Most infestations can be easily eradicated and the risk of staff or other patients acquiring the parasite is slight. An understanding of how they are transmitted is essential if the treatment is to be carried out effectively and the affected individual approached sensitively. It is also important to consider education and treatment of other members of the family.
Hot bathing will remove fleas.
Lice can only be caught by close contact, they cannot jump or fly but need to be close enough to walk onto another contact. They feed from the host, usually taking blood 5 times a day. An allergic reaction develops to the bites causing them to itch. This reaction can take up to three months to develop.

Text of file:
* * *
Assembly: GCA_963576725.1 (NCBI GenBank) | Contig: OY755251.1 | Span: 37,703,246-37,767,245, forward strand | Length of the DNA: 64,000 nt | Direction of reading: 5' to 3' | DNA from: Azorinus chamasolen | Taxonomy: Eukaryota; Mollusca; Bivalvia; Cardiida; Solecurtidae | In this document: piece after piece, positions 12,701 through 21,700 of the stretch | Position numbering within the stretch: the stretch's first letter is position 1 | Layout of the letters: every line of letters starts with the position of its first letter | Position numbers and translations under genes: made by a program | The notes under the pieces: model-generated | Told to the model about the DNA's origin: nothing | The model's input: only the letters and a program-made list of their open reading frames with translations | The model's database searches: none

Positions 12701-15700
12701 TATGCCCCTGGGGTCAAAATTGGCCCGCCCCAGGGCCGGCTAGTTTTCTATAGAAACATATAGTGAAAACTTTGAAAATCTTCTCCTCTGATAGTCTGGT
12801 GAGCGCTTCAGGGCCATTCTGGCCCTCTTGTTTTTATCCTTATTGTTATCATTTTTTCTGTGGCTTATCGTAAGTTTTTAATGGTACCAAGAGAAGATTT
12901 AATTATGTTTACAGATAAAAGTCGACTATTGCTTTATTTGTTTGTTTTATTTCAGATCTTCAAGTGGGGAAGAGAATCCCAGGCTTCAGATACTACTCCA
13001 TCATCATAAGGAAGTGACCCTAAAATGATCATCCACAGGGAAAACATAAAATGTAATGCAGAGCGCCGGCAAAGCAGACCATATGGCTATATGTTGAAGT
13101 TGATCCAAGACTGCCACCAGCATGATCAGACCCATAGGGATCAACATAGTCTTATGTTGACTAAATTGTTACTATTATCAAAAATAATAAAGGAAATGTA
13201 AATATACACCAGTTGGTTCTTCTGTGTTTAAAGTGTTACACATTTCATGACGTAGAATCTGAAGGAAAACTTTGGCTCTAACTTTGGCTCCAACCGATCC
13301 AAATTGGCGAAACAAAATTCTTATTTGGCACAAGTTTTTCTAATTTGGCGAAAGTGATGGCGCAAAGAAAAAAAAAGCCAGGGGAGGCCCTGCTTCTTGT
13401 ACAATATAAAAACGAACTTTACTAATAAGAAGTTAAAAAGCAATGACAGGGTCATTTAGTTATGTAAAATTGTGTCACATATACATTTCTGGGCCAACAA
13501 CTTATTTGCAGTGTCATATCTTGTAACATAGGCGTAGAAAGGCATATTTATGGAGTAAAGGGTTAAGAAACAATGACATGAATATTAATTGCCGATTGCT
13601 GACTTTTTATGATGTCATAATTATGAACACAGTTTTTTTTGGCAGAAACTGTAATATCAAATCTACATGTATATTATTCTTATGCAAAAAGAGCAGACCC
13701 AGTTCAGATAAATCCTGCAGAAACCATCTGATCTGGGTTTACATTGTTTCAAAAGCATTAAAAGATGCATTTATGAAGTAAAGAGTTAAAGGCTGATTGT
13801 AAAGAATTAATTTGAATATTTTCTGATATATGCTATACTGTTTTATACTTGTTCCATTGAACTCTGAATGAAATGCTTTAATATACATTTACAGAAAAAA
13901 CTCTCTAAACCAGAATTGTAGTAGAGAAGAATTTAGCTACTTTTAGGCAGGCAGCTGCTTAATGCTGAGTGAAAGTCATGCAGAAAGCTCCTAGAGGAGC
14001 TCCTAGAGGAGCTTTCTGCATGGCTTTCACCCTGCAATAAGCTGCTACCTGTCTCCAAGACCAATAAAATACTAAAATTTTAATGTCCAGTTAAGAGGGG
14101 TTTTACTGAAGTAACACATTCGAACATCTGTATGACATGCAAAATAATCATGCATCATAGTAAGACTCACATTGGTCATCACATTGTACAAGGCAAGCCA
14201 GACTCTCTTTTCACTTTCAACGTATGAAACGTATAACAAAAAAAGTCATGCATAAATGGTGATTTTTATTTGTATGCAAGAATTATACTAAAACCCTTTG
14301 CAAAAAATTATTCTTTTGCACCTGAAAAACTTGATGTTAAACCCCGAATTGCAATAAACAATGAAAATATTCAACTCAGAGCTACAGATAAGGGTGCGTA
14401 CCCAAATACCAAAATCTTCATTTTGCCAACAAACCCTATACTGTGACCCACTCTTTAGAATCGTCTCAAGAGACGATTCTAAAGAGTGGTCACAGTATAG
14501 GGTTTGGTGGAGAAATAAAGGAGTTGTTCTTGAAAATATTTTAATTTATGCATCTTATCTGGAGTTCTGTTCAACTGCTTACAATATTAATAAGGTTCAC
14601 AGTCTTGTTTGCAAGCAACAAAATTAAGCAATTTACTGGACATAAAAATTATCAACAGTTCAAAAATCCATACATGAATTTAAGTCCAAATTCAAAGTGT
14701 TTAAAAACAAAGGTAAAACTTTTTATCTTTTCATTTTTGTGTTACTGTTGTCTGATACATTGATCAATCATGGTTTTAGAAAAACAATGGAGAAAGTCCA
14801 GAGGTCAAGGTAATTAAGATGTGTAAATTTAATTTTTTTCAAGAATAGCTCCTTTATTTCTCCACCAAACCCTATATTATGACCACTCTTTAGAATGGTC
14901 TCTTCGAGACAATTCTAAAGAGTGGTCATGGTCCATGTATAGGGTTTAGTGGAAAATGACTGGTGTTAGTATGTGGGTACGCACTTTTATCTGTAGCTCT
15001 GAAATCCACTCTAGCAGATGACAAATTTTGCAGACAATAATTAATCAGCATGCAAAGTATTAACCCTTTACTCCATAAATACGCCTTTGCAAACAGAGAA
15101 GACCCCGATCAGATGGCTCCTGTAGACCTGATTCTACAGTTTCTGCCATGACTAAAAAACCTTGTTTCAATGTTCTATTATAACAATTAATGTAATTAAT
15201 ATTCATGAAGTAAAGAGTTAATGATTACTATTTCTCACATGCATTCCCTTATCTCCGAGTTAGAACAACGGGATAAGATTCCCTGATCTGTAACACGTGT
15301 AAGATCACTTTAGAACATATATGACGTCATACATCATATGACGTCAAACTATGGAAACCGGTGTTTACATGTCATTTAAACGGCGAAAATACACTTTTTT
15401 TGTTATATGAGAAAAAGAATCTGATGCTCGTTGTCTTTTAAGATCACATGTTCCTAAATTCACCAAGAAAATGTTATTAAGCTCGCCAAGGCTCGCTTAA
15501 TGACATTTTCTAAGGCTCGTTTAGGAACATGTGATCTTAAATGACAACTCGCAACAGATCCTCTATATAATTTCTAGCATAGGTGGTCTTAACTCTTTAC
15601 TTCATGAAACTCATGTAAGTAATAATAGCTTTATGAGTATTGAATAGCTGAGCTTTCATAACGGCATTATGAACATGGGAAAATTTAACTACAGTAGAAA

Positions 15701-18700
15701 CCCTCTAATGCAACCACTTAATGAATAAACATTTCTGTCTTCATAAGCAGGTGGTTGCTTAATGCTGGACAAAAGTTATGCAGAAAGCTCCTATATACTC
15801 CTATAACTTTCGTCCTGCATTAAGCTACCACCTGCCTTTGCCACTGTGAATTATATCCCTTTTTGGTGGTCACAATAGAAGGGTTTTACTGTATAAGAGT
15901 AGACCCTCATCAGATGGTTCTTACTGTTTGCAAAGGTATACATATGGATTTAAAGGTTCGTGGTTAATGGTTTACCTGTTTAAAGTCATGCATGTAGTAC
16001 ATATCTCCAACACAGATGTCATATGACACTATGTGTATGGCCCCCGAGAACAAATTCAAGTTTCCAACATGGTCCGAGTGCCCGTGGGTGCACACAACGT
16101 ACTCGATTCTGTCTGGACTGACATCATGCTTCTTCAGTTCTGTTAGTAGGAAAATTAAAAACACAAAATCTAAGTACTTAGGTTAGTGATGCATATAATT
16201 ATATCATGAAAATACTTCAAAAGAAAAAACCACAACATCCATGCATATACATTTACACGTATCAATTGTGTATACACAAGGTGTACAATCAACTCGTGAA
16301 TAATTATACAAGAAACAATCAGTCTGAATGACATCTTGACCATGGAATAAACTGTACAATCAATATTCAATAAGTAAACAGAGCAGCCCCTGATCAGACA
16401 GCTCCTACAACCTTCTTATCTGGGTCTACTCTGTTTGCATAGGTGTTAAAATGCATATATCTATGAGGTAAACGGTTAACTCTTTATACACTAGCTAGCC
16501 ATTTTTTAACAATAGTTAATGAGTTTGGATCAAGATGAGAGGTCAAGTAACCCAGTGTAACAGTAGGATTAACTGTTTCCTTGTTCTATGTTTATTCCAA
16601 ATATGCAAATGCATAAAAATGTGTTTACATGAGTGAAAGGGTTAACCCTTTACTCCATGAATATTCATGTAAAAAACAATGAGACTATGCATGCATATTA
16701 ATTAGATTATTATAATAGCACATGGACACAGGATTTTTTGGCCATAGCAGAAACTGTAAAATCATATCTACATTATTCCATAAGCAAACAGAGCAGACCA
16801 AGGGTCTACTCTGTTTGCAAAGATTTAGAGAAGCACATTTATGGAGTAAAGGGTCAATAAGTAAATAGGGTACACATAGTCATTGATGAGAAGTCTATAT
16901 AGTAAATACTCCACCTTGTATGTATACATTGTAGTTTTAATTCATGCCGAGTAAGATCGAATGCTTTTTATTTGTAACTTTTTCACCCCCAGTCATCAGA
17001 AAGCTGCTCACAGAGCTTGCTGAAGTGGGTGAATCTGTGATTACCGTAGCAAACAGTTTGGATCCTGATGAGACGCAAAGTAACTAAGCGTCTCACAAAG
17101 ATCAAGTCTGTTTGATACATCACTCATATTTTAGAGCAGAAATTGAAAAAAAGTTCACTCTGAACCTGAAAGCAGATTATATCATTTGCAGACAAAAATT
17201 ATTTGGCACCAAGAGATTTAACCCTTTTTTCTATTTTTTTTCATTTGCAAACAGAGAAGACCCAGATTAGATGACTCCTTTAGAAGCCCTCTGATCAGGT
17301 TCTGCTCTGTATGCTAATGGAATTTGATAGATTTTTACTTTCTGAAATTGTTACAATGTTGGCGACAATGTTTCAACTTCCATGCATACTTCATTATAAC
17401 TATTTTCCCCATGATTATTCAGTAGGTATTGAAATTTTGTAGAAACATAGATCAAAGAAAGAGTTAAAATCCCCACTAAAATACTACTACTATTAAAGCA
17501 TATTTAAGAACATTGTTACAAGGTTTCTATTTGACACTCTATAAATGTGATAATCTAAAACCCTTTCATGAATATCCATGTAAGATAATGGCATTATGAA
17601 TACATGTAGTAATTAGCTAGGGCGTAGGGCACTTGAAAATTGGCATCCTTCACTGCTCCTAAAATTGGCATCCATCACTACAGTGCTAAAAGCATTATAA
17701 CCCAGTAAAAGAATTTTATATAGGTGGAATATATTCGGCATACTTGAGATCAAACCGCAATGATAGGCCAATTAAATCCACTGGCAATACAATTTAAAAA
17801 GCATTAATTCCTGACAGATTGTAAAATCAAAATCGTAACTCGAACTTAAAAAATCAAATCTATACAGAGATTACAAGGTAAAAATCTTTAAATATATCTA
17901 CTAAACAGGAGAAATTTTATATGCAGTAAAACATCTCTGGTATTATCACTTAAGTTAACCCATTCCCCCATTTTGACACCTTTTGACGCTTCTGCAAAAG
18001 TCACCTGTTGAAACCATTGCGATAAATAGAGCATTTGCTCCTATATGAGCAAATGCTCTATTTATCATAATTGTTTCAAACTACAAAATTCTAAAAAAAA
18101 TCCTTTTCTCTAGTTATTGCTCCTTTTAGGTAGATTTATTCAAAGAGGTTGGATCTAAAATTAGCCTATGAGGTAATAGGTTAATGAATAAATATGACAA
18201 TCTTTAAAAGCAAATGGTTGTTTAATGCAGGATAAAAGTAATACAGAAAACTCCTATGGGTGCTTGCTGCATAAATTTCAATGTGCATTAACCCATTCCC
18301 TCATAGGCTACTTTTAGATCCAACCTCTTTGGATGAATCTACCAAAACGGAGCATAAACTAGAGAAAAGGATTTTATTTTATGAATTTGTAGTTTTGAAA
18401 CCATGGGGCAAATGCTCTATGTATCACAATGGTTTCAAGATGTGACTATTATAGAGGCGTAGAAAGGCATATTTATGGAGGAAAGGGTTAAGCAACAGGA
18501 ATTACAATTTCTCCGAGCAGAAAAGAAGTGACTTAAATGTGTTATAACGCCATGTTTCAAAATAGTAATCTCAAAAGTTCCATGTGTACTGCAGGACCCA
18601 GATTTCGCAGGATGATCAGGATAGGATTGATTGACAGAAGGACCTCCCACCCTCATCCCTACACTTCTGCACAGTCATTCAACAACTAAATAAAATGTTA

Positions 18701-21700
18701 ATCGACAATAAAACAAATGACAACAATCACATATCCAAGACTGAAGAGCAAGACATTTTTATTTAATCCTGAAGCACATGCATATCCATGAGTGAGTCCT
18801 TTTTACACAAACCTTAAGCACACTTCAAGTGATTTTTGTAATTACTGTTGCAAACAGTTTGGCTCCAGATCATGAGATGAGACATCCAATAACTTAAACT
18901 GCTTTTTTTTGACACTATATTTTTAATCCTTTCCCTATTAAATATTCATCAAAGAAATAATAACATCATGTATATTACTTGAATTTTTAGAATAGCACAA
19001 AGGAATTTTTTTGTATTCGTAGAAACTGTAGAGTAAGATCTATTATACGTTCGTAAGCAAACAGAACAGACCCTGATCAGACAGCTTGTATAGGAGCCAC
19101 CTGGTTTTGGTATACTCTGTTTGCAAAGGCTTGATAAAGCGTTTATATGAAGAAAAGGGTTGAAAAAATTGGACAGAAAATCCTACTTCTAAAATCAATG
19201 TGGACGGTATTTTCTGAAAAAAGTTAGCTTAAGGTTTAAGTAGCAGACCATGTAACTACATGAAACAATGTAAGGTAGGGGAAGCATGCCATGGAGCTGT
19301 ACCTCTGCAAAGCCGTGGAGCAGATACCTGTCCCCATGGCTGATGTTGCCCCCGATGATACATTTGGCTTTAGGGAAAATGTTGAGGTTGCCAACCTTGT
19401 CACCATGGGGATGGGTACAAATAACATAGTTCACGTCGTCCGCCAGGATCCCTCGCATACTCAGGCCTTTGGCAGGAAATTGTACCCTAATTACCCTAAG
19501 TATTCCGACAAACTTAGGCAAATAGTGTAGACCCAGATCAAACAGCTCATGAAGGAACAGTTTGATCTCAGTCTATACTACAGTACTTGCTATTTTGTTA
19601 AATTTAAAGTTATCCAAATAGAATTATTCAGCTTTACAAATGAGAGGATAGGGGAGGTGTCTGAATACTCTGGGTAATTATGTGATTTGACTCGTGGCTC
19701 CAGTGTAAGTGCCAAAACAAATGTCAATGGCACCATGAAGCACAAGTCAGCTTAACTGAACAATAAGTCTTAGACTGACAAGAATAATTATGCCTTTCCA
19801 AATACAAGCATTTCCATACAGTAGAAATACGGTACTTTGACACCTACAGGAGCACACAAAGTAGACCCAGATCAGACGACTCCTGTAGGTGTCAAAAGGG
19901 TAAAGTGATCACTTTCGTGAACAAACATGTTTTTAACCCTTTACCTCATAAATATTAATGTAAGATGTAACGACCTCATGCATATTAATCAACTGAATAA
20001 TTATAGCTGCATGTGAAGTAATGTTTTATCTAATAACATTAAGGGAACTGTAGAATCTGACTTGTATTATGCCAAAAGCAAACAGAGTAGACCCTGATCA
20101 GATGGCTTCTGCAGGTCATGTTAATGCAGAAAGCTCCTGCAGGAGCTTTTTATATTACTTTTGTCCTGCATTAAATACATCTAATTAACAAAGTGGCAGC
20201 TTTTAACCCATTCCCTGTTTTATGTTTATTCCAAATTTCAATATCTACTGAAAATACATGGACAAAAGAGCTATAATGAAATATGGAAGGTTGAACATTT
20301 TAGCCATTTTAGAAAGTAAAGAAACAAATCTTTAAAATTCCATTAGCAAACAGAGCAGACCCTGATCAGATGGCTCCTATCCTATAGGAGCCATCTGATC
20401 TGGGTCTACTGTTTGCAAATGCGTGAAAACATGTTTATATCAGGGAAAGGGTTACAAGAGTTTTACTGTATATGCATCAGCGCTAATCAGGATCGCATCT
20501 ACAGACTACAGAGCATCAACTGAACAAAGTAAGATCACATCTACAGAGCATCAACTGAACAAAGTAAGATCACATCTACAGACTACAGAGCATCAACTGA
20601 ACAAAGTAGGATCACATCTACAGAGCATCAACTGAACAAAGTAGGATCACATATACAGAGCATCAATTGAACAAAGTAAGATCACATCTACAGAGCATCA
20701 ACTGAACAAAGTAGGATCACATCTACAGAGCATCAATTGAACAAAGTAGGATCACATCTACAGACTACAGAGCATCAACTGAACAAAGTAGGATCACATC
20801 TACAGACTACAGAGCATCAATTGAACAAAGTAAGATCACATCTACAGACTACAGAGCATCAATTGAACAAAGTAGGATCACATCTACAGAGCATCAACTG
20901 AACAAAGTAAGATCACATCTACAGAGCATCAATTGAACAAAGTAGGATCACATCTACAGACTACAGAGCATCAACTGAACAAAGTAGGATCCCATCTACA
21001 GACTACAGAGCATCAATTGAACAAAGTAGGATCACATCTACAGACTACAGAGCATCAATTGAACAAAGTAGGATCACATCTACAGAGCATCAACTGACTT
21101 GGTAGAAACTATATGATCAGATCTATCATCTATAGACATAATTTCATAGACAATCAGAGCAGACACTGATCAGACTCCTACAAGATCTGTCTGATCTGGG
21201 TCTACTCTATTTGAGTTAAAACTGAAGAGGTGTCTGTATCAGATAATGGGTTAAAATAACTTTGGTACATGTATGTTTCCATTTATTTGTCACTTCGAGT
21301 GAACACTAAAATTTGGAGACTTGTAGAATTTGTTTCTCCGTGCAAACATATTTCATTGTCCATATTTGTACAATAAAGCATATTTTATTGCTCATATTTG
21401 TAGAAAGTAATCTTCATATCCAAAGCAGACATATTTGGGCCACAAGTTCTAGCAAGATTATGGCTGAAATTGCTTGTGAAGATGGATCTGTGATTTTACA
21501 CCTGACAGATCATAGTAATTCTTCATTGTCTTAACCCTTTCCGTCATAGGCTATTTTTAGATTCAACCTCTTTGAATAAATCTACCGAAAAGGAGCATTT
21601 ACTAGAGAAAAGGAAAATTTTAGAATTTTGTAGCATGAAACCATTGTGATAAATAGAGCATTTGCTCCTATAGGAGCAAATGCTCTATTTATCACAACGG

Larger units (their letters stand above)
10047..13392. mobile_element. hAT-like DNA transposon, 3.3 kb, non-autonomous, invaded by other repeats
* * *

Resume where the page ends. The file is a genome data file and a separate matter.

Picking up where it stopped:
Scabies (Sarcoptes scaibel)
Mites may be present for several days or weeks before itching commences. Scabies can be a difficult diagnosis to make. The taking of skin scrapings to confirm the diagnosis is recommended.
Staff caring for patients with known or suspected scabies should wear gloves and pay particular attention to hand hygiene. Anyone who develops an itchy rash, who has been in contact with scabies should report to the Occupational Health Department or GP.
|The Infection Control Team
|Clinical Governance Committee
|Ann Trail, Nurse Consultant, Infection Prevention and Control